Snow line is beginning to crash into parts of central Kentucky. The rate of snow will pick-up this evening and into the overnight. Some of these snow bands could produce 1"-2" per hour at times.
The H1N1 virus, formerly known as swine flu, has already had a negative effect on the pork industry here in the bluegrass state.
Producers say some people are scared to eat pork, although the virus has nothing to do with hogs or eating them
The farmers who raise pigs are looking to set the record straight.
"Number one, it doesn't come from hogs, you can't catch it from hogs, and you can't catch it from eating hogs," said Mike Oversen with the Kentucky Pork Producers Association.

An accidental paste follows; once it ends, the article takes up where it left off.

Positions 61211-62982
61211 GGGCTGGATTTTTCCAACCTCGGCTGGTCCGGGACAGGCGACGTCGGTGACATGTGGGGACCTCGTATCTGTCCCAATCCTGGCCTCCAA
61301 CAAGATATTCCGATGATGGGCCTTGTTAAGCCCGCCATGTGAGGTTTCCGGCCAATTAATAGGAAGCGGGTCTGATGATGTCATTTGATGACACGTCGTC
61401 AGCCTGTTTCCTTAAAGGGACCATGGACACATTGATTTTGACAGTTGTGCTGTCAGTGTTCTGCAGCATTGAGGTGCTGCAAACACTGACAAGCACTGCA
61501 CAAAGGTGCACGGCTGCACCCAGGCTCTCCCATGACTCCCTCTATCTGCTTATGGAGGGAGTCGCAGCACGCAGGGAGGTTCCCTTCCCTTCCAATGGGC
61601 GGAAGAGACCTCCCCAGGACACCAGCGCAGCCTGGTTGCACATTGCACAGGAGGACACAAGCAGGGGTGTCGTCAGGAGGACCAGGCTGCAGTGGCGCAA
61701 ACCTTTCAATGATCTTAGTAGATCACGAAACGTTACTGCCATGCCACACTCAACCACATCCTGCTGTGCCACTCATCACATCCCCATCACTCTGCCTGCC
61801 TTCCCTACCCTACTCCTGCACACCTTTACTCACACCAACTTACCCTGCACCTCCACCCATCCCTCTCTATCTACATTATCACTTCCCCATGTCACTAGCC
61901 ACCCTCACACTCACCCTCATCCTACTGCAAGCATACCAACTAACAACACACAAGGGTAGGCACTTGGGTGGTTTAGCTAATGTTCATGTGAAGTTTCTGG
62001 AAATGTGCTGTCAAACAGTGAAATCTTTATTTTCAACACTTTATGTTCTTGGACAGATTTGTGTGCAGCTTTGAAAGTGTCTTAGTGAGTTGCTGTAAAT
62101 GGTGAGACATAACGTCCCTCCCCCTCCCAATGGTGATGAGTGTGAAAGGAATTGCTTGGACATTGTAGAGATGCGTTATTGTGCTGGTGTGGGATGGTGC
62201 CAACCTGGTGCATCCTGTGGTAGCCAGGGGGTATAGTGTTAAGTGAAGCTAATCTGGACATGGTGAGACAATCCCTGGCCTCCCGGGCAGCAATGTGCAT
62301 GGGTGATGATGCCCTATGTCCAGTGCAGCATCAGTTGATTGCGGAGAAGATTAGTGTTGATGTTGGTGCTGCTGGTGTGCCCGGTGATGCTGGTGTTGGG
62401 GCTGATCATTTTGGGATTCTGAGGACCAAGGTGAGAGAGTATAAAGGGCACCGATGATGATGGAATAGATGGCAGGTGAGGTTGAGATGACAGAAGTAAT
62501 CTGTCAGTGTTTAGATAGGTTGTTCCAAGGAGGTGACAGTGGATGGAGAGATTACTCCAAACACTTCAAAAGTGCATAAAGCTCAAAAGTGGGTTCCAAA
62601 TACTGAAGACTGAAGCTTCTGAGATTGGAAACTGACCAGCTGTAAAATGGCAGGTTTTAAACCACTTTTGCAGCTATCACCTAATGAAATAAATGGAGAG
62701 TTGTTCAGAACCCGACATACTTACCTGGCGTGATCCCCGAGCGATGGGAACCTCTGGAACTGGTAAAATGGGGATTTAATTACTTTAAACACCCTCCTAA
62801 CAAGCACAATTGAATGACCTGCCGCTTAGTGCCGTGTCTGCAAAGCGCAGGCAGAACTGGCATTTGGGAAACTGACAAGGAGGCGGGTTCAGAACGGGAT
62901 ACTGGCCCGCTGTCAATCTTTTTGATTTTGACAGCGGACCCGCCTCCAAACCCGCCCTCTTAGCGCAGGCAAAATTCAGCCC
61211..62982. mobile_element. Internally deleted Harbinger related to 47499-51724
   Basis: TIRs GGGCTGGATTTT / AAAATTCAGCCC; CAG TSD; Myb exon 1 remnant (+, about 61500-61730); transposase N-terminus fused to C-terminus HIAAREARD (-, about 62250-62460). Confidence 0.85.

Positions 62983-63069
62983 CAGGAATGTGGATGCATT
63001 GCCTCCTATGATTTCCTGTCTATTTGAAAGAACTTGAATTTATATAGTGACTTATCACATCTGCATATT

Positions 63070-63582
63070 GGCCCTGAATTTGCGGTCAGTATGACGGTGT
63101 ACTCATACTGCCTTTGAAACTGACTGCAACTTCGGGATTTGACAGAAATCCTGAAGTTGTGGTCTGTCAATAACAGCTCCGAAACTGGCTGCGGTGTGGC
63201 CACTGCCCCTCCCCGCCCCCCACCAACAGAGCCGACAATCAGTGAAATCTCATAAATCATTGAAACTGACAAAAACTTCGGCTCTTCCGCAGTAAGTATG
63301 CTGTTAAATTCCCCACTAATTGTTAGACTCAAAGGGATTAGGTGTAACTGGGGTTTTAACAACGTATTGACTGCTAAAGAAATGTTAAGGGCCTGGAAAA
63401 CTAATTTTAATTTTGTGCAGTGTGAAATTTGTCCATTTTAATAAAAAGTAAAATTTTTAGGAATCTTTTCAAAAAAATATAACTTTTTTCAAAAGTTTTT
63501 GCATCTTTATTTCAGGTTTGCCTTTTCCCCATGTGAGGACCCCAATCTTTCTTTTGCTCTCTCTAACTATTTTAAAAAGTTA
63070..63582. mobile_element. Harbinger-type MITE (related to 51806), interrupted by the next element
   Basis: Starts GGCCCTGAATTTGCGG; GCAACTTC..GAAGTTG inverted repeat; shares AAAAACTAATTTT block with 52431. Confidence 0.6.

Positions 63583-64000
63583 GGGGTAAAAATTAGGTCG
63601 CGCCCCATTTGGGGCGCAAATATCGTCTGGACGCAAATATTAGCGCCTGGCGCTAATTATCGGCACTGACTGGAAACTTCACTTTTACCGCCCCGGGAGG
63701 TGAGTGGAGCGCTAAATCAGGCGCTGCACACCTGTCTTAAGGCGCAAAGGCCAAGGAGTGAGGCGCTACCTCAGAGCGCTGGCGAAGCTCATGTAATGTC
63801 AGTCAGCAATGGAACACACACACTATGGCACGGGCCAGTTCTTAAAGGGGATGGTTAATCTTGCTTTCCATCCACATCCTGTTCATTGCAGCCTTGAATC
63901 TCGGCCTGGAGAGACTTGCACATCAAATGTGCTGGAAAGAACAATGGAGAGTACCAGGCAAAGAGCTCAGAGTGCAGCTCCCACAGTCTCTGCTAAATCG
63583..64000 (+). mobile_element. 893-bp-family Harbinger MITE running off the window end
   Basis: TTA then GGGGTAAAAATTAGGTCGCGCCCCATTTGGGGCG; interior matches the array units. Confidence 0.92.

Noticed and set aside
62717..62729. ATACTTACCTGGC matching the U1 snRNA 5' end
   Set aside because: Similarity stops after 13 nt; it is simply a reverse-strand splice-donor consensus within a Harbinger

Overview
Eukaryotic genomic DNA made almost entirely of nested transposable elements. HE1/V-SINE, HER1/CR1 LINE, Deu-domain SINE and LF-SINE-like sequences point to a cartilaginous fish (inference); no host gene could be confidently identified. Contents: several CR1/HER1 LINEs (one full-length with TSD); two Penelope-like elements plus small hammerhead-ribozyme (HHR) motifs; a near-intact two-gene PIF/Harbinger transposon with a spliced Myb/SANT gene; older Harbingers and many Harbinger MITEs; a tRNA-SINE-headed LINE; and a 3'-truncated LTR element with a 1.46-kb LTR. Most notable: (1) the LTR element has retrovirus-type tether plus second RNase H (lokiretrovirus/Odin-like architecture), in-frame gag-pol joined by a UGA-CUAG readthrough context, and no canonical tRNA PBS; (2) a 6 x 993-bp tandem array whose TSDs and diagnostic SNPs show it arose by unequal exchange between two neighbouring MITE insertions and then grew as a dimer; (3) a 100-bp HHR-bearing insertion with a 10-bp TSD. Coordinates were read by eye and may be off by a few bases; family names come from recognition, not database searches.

But despite that scientific evidence, lately, pork is not what's dinner.
Last year, the Kentucky Pork Producers Association brought to market 700,000 hogs in the state, but since H1N1 popped up, fewer little piggys are going to market.
"They're going to lose about 30 dollars per pig until we can get this thing squared away. We have farmers in Kentucky that ship 1000 pigs a week," Oversen said.
Pork farmers hope this fear of swine soon ceases, but in the meantime, they're just praying that an informed public will once again come to the table with the industry.